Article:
Although it may be easy to pigeonhole these scientists as “non-progressive” or “non-Western”, further investigation showed the situation to be much more complicated than that. Two issues in particular were highlighted. Firstly, the imposition of ethical priorities (such as counteracting bioterrorism) through regulations was often viewed by scientists as “ethical imperialism”. It was only through sustained discussions about the concept of dual-use and how the misuse of data was understood within a specific research context that this initial rejection could be overcome.
Secondly, it became apparent that regulations often made implicit assumptions about research environments, reflecting a highly Westernized interpretation of scientific research. In many cases, scientists in developing countries felt alienated from discussions due to the impossibility of correctly applying regulations to their daily research. Although many commentators have been quick to jump in and say that research should not be done in “insufficient environments”, such statements are binary and uninformed. Much of the research conducted in developing countries occurs in eminently adequate environments that are, however, less advanced than those in the West. Without the dedicated core funding to modernize these facilities, it is unlikely that some regulations will be met according to Western standards – but this does not make the research conducted in these institutions unethical. Such judgments have been observed to increase ethical distress amongst scientists, often resulting in the rejection of dual-use discussions.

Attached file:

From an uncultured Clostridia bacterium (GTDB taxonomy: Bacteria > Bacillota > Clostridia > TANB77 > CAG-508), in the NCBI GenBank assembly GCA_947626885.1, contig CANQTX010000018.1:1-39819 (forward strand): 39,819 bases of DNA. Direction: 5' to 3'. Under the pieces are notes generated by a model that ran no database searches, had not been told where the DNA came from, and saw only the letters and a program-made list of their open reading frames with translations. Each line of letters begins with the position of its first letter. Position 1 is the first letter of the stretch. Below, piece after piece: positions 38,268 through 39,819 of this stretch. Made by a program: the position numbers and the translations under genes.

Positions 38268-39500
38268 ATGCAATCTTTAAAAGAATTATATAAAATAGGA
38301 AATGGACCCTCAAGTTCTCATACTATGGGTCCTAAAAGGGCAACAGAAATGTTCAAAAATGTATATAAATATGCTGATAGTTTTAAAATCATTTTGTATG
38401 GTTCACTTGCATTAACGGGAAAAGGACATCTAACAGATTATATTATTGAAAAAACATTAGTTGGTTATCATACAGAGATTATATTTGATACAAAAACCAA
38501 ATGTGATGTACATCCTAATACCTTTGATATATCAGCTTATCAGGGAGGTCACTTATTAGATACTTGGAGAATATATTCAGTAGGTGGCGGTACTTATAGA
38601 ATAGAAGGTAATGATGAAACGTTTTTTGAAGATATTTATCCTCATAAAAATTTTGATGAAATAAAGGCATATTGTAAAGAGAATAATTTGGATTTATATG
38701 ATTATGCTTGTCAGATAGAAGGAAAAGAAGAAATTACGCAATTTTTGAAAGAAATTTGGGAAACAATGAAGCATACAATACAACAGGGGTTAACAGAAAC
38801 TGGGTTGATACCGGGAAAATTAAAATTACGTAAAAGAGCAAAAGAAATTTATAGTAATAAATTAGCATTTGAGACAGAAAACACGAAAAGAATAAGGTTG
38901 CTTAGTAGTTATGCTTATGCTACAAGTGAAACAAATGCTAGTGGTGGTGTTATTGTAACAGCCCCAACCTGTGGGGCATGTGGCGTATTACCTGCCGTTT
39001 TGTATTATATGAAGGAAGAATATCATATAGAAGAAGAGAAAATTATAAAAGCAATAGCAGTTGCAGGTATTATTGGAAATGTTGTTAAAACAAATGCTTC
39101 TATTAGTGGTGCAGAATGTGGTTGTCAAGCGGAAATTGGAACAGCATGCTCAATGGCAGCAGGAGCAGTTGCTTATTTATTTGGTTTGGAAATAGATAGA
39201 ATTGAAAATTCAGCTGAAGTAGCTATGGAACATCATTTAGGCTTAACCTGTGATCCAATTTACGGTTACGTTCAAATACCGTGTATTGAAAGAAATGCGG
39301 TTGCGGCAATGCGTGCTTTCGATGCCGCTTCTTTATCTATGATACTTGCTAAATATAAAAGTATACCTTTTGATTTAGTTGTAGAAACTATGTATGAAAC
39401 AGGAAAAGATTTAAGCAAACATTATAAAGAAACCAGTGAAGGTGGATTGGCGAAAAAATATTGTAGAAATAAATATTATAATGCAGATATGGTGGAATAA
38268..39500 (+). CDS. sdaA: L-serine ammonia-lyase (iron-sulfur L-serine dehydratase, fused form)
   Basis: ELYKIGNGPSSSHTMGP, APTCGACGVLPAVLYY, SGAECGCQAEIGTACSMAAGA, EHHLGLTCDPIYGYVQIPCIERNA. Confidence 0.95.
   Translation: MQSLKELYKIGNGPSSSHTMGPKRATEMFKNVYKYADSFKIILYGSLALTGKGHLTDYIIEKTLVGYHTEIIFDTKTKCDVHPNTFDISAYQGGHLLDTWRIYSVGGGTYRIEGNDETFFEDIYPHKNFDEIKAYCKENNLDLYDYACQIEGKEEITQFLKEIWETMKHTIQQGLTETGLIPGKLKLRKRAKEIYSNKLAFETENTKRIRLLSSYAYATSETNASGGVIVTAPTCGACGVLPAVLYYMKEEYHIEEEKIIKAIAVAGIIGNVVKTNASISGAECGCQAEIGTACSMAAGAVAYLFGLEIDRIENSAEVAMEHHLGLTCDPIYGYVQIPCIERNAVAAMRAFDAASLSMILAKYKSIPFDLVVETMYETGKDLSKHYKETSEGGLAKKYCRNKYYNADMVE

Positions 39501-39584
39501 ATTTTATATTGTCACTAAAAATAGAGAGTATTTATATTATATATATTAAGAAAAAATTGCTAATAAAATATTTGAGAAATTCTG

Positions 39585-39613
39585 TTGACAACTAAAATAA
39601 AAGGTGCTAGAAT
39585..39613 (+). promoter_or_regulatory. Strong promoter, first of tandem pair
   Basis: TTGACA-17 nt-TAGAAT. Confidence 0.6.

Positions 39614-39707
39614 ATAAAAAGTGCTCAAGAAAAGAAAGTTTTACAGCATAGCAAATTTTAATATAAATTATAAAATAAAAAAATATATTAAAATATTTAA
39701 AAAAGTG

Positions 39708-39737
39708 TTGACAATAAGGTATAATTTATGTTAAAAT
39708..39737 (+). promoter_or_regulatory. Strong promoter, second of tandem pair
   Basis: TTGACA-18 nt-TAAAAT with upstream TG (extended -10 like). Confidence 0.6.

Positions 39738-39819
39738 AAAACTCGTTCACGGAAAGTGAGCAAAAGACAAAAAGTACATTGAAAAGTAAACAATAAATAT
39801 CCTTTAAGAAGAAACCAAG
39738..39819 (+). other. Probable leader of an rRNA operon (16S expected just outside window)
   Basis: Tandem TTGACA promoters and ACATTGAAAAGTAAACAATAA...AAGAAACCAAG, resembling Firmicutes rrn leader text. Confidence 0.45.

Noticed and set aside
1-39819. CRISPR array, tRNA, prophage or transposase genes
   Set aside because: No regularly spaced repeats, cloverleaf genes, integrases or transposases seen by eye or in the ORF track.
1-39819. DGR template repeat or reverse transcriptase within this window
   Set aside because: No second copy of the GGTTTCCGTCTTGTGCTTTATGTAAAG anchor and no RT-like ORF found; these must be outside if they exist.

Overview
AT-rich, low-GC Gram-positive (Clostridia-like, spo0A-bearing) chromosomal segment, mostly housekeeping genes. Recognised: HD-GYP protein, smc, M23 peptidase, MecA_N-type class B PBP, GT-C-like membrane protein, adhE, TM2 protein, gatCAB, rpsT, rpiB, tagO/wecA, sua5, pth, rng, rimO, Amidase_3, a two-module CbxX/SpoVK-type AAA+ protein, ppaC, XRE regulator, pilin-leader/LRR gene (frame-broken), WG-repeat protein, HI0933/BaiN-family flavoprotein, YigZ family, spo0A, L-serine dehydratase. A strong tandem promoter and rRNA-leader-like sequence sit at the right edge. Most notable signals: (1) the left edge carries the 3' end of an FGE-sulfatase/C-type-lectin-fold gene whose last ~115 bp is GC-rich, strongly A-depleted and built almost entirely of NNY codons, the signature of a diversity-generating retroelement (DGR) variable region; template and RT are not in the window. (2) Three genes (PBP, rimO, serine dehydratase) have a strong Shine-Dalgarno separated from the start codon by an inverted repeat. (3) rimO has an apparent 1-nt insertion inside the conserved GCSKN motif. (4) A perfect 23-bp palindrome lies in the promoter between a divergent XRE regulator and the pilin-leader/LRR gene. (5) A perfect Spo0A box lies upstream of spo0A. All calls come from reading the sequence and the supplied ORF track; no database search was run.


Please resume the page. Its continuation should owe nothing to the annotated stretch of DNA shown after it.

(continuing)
Current debates on dual-use need to develop a greater sensitivity for developing countries. In particular, emerging dual-use ethics and regulations need to be aware of certain issues relating to developing country scientists.
- Ethical discussions and regulations often reflect an inherent Western perspective with Western priorities. This may alienate developing country scientists from debates without proper discussion of these issues.
- Imposing “globally applicable” regulations on research environments that differ markedly from the Western ideal will incorrectly foster perceptions of unethical research being conducted in these facilities and cause considerable distress amongst developing world scientists.
Dr Louise Bezuidenhout is currently a Research Fellow at the University of Witwatersrand in Johannesburg, South Africa. Her main research interest is the development of ethical discourse – including dual-use issues – amongst scientists in developing countries.